A state of their own: the Russian nationalist agenda

With Russia’s main protest movement enfeebled and Vladimir Putin’s leadership apparently secure, opposition to the regime is growing more radical. In this article, Emma Rimpiläinen assesses the origins of Russian nationalism and their potency in today’s Russia.

Flag of the far-right Russian National Unity party, slogan: "Russian for Russians".

Flag of the far-right Russian National Unity party, slogan: “Russian for Russians”.

The Phenomenon 

Many observers of Russian politics are familiar with the trend of intensifying Russian nationalism, embodied in President Putin’s imperialistic vision of a Great Russia. However, fewer seem as familiar with the idea, promoted by some in the nationalistic opposition, that the main problem in Russia today is that ethnic Russians are the country’s oppressed majority, even though it has been discussed by such figures as writer Dmitriy Galkovskiy, nationalist politicians Konstantin Krylov and Dmitriy Dyomushkin, and journalist Egor Prosvirnin. Since nationalist movements seem at the moment the only viable opposition in Russia, this idea and its consequences for Russian politics should be seriously studied.

This line of argumentation, sometimes ironically referred to as the RLO discourse (РЛО, short for “Русских людей обижают”, Russians are discriminated), propounds that the oppression of ethnic Russians is the single largest problem for democracy in the Russian Federation: citizens’ faith in democracy is non-existent, it suggests, because they are treated as strangers in their own country. Different groups, ranging from Jews to the North Caucasians, are often supposed to hold power over the country (see, for example, Egor Prosvirnin).

According to nationalists, the current political system is built on the ruins of the Soviet nomenklatura; with power derived or passed down by parents to their children from positions held in the Soviet Union. The political elite, which in many ways coincides with the economic elite, is only interested in securing the benefits it has achieved and not representing the people’s interest. It is implied, but not often stated explicitly, that the current situation benefits the ethnic minorities living in the Russian Federation at the expense of ethnic Russians, since ethnic minorities are said to be overrepresented in the ranks of this aristocracy and on all levels of administration. The current regime lacks popular legitimization because the ethnically Russian majority is not appropriately represented.

For an outside oberver, the idea of Russians being oppressed in Russia sounds, if not outright absurd, quite paranoid. However, its proponents do raise some valid concerns about the state of democracy in Russia, or more precisely the absence thereof. Even if the allegation of unbalanced ethnic representation is ignored, the lack of grass-roots democracy and effective federalization, and the (un)sustainability of the power vertical are burning questions for Russia.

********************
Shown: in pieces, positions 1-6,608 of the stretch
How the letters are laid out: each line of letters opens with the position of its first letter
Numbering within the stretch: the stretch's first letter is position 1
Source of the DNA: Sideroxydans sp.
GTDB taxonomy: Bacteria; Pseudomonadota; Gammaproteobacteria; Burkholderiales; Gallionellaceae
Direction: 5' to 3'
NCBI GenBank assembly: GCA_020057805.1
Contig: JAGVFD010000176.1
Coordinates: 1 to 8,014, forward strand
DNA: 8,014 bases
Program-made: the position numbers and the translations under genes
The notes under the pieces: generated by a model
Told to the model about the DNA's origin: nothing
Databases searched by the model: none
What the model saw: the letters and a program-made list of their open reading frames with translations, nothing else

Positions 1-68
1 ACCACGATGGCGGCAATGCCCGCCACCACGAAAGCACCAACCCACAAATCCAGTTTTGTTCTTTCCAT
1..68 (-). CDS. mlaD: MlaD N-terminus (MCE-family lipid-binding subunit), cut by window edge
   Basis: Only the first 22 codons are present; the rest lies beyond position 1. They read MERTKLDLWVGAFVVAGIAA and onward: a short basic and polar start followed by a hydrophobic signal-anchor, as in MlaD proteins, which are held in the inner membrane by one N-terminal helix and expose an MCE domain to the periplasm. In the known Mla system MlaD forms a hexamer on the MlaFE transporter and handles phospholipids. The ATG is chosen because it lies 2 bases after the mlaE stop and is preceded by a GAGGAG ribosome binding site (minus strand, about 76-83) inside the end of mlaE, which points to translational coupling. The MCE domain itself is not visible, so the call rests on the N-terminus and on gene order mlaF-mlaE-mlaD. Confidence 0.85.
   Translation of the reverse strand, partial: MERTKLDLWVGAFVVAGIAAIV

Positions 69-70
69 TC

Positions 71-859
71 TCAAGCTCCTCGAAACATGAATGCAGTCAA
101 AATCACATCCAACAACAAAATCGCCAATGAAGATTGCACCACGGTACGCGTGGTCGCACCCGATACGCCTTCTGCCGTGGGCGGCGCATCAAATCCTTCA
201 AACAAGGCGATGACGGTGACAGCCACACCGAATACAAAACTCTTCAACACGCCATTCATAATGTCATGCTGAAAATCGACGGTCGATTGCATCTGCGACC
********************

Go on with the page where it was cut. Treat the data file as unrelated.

Observations to support the nationalists’ position are typically the following: Russians do not have their own designated republics, as is the case with Udmurts who have their Udmurt republic, Chechens who live in Chechnya, and Tatars who inhabit Tatarstan, for example (See Window on Eurasia, which references a nationalist that has adopted the username Sinn Fein, after the political wing of the Irish nationalist paramilitary); ethnic republics even possess characteristics resembling state sovereignty (especially true for Chechnya, which has its own justice system, president and de facto militia); Russians live in republics named after other ethnicities or in less autonomous non-ethnically designated areas (oblasts or krais) but often constitute the majority of the ethnic republics’ population.

Additionally, it is argued that Russians cannot claim their rights as a group because they are not allowed to found organizations that would advocate the rights of Russians or develop national culture. Russian nationalist parties and their leaders are being continually harassed by Kremlin; see for example, the struggles Krylov’s National Democratic party has faced when trying to register as an official party. The nationalists claim that organizations like these get labelled as chauvinist and banned immediately (Konstantin Krylov talks about the censure of Russian nationalism). At the same time, Russia’s ethnic minorities are able and even encouraged to found and develop their national organizations.

Many of the facts presented above are certainly problematic. The Russian ethnos or nation has indeed never experienced statehood, and this no doubt has profound effects on Russians’ identity. Raisa Barash, junior researcher at the Moscow Institute of Sociology, notes that Russians have never had the chance to realize their right to their own ethno-subjectiveness. According to her, in Soviet Union the term “Russian” became synonymous with the word “Soviet”, and later in Russian Federation with ”rossiiskiy” (Russian not in an ethnic sense, but rather a “civic Russian”). An ethnic Russian identity has been suppressed. The “Russian Spring” in Crimea sparked a sense of political subjectivity amongst ethnic Russians for the first time in a long while. Indeed, Barash speculates that the high approval ratings for the Crimean campaign among Russians reflected the unresolved problems of their ethnosubjectivity.

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